In Case Clinton Wins, Senate Should Prep Garland

Judge Merrick Garland of the United States Court of Appeals speaks at the White House in Washington, D.C., on March 16 while standing between Vice President Joe Biden and President Barack Obama after being announced as a nominee for the Supreme Court. The author argues that there is no harm in Republican senators vetting Garland and making him ready to be approved should Clinton win the White House. Kevin Lamarque/Reuters

This article first appeared on the American Enterprise Institute site .

The U.S. Senate has every right to decline to consider Judge Merrick Garland, President Obama's nominee to the Supreme Court. But refusing to even hold a hearing is bad logic and bad politics.

While the Senate GOP and their conservative allies cast this choice as a "principled stand in favor of the Constitution" and necessary to "allow the American people to play their rightful role" at the voting booth, it's actually just a gamble with bad odds.

Moreover, Senate Republicans are sacrificing a valuable option to make a decision about Garland in the lame duck session, an opportunity that exists only if they fully vet him beforehand.

Betting markets ascribe a 70 percent probability that the next president will be a Democrat. And, if Democrats win the White House, there is a real risk that they may also win a Senate majority.

If that happens, the Senate GOP strategy would empower Hillary Clinton to nominate the next Supreme Court justice, with the support of a Democrat-controlled Senate and the political momentum of a newly elected president.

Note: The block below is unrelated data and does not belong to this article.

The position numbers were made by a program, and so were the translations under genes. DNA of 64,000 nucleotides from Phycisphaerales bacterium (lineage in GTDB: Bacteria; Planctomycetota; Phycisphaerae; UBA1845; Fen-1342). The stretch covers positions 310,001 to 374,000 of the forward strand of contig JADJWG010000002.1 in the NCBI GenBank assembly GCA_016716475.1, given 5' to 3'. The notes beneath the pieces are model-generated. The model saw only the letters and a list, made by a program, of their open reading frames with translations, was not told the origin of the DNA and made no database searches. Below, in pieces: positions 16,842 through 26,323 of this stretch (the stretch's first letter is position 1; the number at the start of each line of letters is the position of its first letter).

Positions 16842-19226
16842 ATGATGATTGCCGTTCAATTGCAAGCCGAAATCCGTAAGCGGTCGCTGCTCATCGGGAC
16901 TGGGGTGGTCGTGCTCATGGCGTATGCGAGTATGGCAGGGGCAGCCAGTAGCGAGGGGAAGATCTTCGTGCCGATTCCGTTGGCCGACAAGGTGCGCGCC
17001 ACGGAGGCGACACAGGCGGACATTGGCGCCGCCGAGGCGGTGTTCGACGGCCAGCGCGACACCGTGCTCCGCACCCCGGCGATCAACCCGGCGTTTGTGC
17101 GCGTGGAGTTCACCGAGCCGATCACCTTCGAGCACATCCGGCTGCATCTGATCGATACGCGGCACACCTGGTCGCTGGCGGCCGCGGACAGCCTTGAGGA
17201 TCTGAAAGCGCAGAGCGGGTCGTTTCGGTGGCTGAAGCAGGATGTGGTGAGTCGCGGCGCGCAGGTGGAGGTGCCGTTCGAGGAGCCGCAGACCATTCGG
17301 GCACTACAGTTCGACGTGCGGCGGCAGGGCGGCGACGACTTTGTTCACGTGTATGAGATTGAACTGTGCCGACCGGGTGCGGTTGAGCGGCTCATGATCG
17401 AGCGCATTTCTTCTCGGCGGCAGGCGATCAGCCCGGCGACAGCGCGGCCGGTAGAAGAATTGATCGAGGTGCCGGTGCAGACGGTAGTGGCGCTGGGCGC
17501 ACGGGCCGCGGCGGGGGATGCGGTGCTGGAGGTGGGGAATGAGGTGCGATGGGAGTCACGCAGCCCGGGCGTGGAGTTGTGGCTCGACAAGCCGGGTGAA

Of course, betting markets can be wrong. Perhaps a strong constitutionalist like Ted Cruz would choose the next Supreme Court justice. Or, maybe Donald Trump will be able to nominate "Scalia reincarnated." Conservatives and Senate Republicans should not give up hope.

But the Senate should be patient and deliberate, not preemptively rejectionary. Refusing to even vet Garland ensures Clinton has the ability to nominate the next Supreme Court justice should she win in November.

Republicans should carefully examine Garland's qualifications. They should embrace the opportunity to distinguish their views from his and explain to the American people the type of nominee they consider suitable for the highest court.

And then they should wait. With a fully vetted Supreme Court nominee and every senator informed, the Senate Republican majority could leave every option on the table.

If the Republican nominee beats the odds in November, the Garland nomination could be set aside and nothing is lost. But if a Democrat wins, and if Republicans determine that Garland is preferable to what they expect from the next president, Republicans could confirm him.

In financial markets, investors pay real money for the option to buy or sell an investment at a point in the future when they have more information than today. In this context, though, the option is free—maybe better than free.

Because polling data suggest that many voters are put off by Republicans' preemptive refusal to consider Obama's nominee, Republicans may win points with their constituents if they demonstrate themselves capable of governing in at least considering Garland. And the vetting process will allow Republicans the opportunity to distinguish their judicial philosophy from Obama's.

Senate Republicans should at least proceed with the consideration of Garland nomination. There's nothing to lose, and by creating an option for themselves in the fall, there may be something to gain.

Alex Brill is a research fellow at the American Enterprise Institute.

The American Enterprise Institute for Public Policy Research (AEI) is a nonpartisan, nonprofit, 501(c)(3) educational organization and does not take institutional positions. The views expressed here are those of the individual author.